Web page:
NEW YORK (Reuters) - Billionaire investor Bill Ackman said on Thursday that he was still betting against Herbalife Ltd shares and that the company needed to make “material changes to its incentive structure.”
Ackman has waged a four-year campaign against Herbalife, making a $1 billion short bet against it in 2012 and accusing it of running a pyramid scheme which pays members more for recruiting new members than for selling the company’s supplements and weight-loss products.
Short sellers borrow securities to sell on the belief that the price will decline and allow them to be repurchased for less later.
Ackman, the founder and chief executive of Pershing Square Capital Management, said in a CNBC interview that the cost on carry of his $1 billion bet is about $20 million.
Ackman said he also believed Herbalife and the government were “quite close” to resolving a regulatory investigation into whether the company was operating a pyramid scheme.
Ackman, said that regardless of the outcome, the U.S. Federal Trade Commission probe was unlikely to end well for the company because its business model is not built upon actual retail sales.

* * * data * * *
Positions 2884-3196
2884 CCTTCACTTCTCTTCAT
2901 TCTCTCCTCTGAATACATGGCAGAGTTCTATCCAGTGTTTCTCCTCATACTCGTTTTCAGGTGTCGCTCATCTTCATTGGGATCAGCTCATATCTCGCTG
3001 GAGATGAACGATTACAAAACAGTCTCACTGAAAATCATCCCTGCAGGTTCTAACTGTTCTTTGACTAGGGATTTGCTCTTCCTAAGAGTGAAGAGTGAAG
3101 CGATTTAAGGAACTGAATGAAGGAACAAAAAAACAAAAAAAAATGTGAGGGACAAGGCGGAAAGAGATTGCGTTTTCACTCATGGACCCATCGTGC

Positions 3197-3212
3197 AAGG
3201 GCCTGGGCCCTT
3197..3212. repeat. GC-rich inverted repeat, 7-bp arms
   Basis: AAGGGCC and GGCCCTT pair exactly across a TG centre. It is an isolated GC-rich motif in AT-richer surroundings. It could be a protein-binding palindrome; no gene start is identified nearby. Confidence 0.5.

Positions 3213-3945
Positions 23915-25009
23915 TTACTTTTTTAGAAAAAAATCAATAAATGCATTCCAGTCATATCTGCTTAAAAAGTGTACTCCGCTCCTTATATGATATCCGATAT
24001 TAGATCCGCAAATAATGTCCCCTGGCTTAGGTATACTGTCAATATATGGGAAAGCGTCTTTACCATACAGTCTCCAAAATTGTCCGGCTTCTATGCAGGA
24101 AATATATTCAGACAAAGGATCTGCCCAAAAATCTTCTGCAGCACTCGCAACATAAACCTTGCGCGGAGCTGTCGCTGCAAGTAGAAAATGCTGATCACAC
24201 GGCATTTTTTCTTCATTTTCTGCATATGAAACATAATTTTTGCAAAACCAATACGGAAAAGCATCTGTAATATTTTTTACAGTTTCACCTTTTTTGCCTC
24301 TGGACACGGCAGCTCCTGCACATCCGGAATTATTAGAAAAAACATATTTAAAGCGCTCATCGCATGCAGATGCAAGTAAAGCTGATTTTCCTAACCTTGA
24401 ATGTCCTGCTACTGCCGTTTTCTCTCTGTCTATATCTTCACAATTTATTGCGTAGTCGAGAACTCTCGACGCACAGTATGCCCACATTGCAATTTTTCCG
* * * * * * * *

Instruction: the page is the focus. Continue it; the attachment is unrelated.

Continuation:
“The incentives of the Herbalife marketing plan, the only way you can make money at Herbalife ... is by recruiting other people very heavily and getting them to invest thousands and thousands of dollars,” Ackman said. “That is the only hope you have of making money. And that’s because of how the incentive of the marketing plan work.”
Herbalife did not immediately return requests for comment.
Ackman said he believed that Herbalife would not be taken private. “I feel very good about our investment. I think no private equity firm is going to buy this company,” he said.
Herbalife shares edged 0.54 percent higher to $59.73 late Thursday afternoon.
Ackman, whose Pershing Square owns 9 percent of Valeant Pharmaceuticals International Inc, defended the sale of almost $100 million of the Canadian drugmaker’s shares by former Chief Executive Michael Pearson.
He said Pearson had acquired stock on margin to make a $50 million charitable donation to Duke University. “When the stock collapsed, he got a margin call from Goldman Sachs,” Ackman said, forcing Pearson to sell more Valeant shares than he had planned.
Ackman said he had no plans to sell Valeant’s core assets like Bausch & Lomb. “It’s a franchise you build on.”
Valeant shares rose 6.5 percent to $23.03.
Reporting by Jennifer Ablan; Editing by Richard Chang